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Engineering of Surface Microstructure Transformations Using High Rate Severe Plastic Deformation in Machining

Abolghasem, Sepideh (2015) Engineering of Surface Microstructure Transformations Using High Rate Severe Plastic Deformation in Machining. Doctoral Dissertation, University of Pittsburgh. (Unpublished)

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Engineering surface structures especially at the nanometer length-scales can enable fundamentally new multifunctional property combinations, including tunable physical, mechanical, electrochemical and biological responses. Emerging manufacturing paradigms involving Severe Plastic Deformation (SPD), for manipulating final microstructure of the surfaces are unfortunately limited by poorly elucidated process-structure-performance linkages, which are characterized by three central variables of plasticity: strain, strain-rate and temperature that determine the resulting Ultrafine Grained (UFG) microstructure. The challenge of UFG surface engineering, design and manufacturing can be overcome if and only if the mappings between the central variables and the final microstructure are delineated.

The objective of the proposed document is to first envision a phase-space, whose axes are parameterized in terms of the central variables of SPD. Then, each point can correspond to a unique microstructure, characterized by its location on this map. If the parametrization and the population of the datasets are accurately defined, then the mapping is bijective where: i) realizing microstructure designs can be reduced to simply one of tuning process parameters falling within the map\textsc{\char13}s desired subspaces. And, inversely, ii) microstructure prediction is directly possible by merely relating the measured/calculated thermomechanics at each point in the deformation zone to the corresponding spot on the maps.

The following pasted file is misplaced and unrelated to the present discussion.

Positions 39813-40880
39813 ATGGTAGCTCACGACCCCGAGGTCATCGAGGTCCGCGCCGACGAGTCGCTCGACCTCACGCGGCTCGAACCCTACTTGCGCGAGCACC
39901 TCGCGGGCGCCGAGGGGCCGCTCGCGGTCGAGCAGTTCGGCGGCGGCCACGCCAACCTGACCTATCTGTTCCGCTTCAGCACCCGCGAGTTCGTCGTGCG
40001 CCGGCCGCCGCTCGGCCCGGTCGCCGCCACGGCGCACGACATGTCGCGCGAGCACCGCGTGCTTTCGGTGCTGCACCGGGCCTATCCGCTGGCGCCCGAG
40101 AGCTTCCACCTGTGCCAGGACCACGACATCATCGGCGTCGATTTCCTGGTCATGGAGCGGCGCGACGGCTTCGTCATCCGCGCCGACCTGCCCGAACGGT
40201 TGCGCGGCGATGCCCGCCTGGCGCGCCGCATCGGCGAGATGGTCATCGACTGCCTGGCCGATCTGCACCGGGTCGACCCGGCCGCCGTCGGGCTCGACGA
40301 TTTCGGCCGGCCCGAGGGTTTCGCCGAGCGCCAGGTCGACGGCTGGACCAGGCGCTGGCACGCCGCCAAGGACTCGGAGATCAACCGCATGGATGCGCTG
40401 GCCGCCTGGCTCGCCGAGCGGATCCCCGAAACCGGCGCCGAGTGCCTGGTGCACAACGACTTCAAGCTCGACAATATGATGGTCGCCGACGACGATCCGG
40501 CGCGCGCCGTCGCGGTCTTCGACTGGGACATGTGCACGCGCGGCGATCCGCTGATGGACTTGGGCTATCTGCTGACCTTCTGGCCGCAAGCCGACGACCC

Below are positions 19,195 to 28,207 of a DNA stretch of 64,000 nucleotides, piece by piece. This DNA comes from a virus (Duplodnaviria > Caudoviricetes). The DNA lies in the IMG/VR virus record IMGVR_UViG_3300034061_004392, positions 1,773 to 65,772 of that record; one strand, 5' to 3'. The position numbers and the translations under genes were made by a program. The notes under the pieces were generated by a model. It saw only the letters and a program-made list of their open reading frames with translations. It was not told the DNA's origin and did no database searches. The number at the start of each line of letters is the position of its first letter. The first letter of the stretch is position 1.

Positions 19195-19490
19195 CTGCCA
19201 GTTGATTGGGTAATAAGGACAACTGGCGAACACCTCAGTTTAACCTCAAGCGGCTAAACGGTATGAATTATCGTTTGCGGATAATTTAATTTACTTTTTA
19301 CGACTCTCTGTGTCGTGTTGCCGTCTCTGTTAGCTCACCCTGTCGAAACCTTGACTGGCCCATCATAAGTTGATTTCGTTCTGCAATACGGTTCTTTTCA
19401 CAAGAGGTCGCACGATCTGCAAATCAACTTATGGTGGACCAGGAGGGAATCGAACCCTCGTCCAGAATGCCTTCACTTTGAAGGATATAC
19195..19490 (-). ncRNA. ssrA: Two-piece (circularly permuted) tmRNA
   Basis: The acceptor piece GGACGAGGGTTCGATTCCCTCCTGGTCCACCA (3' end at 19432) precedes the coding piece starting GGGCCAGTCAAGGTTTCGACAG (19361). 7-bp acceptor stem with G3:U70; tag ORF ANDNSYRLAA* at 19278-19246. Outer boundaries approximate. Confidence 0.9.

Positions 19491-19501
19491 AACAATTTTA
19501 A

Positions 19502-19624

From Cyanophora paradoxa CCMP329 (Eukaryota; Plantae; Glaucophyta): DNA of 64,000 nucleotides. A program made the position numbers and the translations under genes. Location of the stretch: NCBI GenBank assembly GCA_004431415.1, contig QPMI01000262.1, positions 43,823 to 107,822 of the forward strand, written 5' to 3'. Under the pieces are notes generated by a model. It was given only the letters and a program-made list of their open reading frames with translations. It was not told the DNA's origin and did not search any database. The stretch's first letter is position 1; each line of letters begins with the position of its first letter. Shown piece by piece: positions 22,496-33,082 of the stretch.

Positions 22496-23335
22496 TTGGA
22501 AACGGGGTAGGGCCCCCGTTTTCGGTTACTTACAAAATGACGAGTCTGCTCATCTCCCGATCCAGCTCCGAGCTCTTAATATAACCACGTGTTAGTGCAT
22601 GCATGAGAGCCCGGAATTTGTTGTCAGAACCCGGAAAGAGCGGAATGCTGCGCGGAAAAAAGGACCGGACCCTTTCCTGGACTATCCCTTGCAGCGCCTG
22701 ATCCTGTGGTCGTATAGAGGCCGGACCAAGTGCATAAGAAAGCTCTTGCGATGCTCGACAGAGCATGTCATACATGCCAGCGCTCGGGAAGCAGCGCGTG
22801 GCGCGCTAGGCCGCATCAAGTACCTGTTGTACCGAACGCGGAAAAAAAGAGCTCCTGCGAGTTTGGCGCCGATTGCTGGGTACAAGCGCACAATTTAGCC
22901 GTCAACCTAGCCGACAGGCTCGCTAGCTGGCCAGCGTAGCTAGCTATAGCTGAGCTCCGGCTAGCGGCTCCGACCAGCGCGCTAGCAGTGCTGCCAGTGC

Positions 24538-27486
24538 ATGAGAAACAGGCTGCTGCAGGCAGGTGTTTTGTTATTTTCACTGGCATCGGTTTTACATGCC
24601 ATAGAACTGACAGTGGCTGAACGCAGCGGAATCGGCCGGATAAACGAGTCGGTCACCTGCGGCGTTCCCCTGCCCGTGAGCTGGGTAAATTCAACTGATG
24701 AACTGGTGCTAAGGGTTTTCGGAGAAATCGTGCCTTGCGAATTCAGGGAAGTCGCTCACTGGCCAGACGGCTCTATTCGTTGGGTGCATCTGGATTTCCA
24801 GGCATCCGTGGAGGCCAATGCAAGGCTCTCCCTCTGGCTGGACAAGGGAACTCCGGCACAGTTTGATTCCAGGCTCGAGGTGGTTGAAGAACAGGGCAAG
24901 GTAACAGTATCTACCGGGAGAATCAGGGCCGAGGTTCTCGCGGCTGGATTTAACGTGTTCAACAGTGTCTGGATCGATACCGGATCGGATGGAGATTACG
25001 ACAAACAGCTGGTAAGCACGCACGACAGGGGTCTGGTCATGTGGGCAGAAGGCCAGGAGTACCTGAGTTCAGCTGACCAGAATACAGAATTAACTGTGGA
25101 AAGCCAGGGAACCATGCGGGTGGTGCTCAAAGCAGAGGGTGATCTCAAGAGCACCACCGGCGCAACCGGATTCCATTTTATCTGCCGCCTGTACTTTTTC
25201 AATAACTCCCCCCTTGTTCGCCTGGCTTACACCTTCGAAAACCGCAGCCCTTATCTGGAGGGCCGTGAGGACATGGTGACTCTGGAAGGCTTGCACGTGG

However, the analytic approach to establish this map first requires extensive datasets, where the microstructures are accurately measured for a known set of strain, strain-rate and temperature of applied SPD. Although such datasets do not exist, even after the empirical data is accumulated, there is a lack of formalized statistical outlines in relating microstructural characteristic to the process parameters in order to build the mapping framework. Addressing these gaps has led to this research effort, where Large Strain Machining (LSM) is presented as a controlled test of microstructure response. Sample conditions are created using LSM in Face Centered Cubic (FCC) metals, while characterizing the deformation using Digital Image Correlation(DIC) and Infrared(IR) thermography. Microstructural consequences such as grain size, subgrain size and grain boundary responses resulting from the characterized thermomechanical conditions are examined using Electron Back-Scattered Diffraction (EBSD). Once empirical data is generated across the broad thermomechanical conditions, reliable microstructure maps are populated. This characterization can help understand surface microstructures resulting from shear-based manufacturing processes such as turning, milling, shaping, etc. that are created under analogous thermomechanical conditions.


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Item Type: University of Pittsburgh ETD
Status: Unpublished
CreatorsEmailPitt UsernameORCID
Abolghasem, Sepidehsea40@pitt.eduSEA40
ETD Committee:
TitleMemberEmail AddressPitt UsernameORCID
Committee ChairRavi Shankar, Meenakshisundaramravishm@pitt.eduRAVISHM
Committee MemberBidanda, Bopayabidanda@pitt.eduBIDANDA
Committee MemberZarama,
Committee MemberRajgopal, Jayantgunner1@pitt.eduGUNNER1
Committee MemberAkhavan-Tabatabaei,
Committee MemberChun, Youngjaeyjchun@pitt.eduYJCHUN
Date: 11 September 2015
Date Type: Publication
Defense Date: 19 May 2015
Approval Date: 11 September 2015
Submission Date: 1 June 2015
Access Restriction: No restriction; Release the ETD for access worldwide immediately.
Number of Pages: 136
Institution: University of Pittsburgh
Schools and Programs: Swanson School of Engineering > Industrial Engineering
Degree: PhD - Doctor of Philosophy
Thesis Type: Doctoral Dissertation
Refereed: Yes
Uncontrolled Keywords: microstructure characterization, ultrafine grain microstructure, severe plastic deformation, high speed deformation
Date Deposited: 11 Sep 2015 17:51
Last Modified: 15 Nov 2016 14:28


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